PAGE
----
Federal Minister for Science and Technology Fawad Chaudhry on Monday hit out at the country’s clerics for trying to detach science from religion, saying that they must employ “common sense” when it comes to sighting the moon.
“It is sad to see how our religious scholars have come out deeming science to have nothing to do with moon sighting,” he said in a press briefing in Islamabad.
He said Muslims were pioneers in scientific research in various fields, adding that “the Islamic faith compels us to seek knowledge and apply it where ever possible”.
The federal minister said the moon for Eidul Fitr had been sighted at 3:02pm, adding that the altitude of today’s moon was one per cent with its luminosity recorded at 0.1 per cent.
“You see the sun and moon are both moving in their own cycles and it is imperative to documents their movements,” he said.
“What about countries where the sun and moon don’t come out for days… should we just say that there’s no Eid or Ramazan in these situations,” Chaudhry added.
The minister said Islam was for the entire world not just Pakistan or a certain region.
“We are recording all of this but does that mean we can see the moon, because the time the sun and moon set happens to coincide, so the moon can’t clearly be seen,” he said.
Chaudhry said that the moon will be visible to all on Tuesday with those at the coastal regions of Karachi and Gwadar being even able to see it with the naked eye.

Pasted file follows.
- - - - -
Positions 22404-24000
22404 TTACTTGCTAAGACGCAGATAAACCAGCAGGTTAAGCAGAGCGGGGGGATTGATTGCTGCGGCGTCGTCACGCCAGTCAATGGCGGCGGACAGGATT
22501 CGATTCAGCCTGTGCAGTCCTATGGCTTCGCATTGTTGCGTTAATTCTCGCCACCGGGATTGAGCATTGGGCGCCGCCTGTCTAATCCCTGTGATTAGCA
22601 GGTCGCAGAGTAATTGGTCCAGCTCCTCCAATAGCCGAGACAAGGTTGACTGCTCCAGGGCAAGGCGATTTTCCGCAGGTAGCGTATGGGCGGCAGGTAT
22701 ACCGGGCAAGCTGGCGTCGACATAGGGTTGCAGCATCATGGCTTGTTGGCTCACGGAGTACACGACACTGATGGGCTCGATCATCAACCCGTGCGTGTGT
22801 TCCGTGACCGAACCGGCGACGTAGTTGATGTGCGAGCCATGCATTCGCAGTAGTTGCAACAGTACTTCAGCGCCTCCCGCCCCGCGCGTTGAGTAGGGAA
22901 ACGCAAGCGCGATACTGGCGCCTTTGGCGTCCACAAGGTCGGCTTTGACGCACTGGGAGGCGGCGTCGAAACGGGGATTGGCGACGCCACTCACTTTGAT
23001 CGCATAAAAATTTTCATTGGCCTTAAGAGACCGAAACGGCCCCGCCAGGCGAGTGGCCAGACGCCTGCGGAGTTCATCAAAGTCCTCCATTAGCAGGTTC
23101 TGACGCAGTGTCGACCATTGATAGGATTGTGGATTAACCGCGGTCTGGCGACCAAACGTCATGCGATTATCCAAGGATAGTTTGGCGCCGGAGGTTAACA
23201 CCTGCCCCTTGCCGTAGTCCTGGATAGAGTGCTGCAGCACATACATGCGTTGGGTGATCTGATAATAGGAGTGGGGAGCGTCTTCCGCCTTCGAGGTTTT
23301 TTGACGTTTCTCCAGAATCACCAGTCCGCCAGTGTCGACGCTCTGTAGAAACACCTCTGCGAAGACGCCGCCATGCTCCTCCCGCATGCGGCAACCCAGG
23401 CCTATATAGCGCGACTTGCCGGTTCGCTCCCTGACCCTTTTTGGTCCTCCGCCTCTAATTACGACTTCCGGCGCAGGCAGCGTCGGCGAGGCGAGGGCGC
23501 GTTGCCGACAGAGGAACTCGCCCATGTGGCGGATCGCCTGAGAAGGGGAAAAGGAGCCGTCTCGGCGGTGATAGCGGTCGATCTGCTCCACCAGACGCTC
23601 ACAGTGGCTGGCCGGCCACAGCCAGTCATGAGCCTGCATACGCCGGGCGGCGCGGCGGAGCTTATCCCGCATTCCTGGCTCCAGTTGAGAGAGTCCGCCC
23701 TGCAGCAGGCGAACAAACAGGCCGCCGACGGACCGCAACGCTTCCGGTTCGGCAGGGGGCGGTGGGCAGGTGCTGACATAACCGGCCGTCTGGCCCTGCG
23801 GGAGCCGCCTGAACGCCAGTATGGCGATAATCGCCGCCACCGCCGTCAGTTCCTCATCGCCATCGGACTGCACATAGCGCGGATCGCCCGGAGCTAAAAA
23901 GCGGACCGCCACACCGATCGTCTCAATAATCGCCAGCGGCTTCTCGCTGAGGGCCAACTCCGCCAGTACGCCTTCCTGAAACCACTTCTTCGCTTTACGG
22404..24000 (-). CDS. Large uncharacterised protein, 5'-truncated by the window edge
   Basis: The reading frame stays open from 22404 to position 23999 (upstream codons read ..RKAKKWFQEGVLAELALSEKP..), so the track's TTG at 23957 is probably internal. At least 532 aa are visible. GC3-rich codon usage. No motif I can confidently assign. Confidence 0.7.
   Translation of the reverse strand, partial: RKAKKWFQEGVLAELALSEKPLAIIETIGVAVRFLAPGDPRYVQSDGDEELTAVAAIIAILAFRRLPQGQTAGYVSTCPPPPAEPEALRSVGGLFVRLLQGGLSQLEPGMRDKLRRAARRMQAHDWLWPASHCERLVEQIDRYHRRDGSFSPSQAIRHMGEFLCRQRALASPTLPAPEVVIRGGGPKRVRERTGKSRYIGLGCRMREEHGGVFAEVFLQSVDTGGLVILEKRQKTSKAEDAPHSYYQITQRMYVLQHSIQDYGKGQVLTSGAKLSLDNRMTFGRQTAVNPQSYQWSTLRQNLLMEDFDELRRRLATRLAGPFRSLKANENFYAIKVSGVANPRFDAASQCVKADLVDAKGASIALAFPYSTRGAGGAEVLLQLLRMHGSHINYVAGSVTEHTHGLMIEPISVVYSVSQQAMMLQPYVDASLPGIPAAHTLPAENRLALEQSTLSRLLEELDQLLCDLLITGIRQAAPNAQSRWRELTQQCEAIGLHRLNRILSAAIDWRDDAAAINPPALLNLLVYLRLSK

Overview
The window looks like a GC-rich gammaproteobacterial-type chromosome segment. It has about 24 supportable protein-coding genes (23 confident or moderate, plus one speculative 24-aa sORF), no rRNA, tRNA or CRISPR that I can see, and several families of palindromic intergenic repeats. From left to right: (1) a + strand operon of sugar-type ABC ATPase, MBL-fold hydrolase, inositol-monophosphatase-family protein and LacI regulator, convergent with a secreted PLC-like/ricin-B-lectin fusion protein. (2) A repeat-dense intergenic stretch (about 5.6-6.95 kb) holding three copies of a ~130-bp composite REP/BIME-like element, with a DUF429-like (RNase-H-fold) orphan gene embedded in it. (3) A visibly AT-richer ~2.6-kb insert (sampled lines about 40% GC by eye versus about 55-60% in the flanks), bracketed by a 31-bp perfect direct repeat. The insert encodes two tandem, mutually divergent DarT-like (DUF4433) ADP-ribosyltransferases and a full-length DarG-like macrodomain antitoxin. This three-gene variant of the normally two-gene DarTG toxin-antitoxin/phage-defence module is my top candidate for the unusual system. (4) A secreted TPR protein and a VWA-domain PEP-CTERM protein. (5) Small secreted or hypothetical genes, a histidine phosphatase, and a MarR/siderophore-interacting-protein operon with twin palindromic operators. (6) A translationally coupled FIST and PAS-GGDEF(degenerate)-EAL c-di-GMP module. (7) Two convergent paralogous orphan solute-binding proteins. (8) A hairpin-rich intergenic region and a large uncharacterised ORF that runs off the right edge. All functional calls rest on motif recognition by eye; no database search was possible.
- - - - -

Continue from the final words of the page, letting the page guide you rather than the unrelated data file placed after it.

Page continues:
The federal minister shared that the meteorological department had opened all of its observatories for the general public so they could catch a glimpse of the moon.
The details, he added, had been shared on social media with addresses of closest observatories given.
Chaudhry had earlier said that in his opinion Pakistan could do away with the traditional moon sighting methods used by the Ruet-e-Hilal Committee to end the moon sighting controversy on all important Islamic festivals.
The National Assembly was informed that an amount of Rs3.06 million was spent on the sighting of the moon for Muharram, Ramazan, Eidul Fitr and Eidul Azha in 2018.
On May 31, the federal minister rolled out the country’s first moonsighting website as well as a mobile application to help understand the different cycles of the moon.
However, the ministry’s efforts to modernise the moon-sighting process have not been well received by all clerics and a last-minute change in the date for Eidul Fitr cannot be ruled out.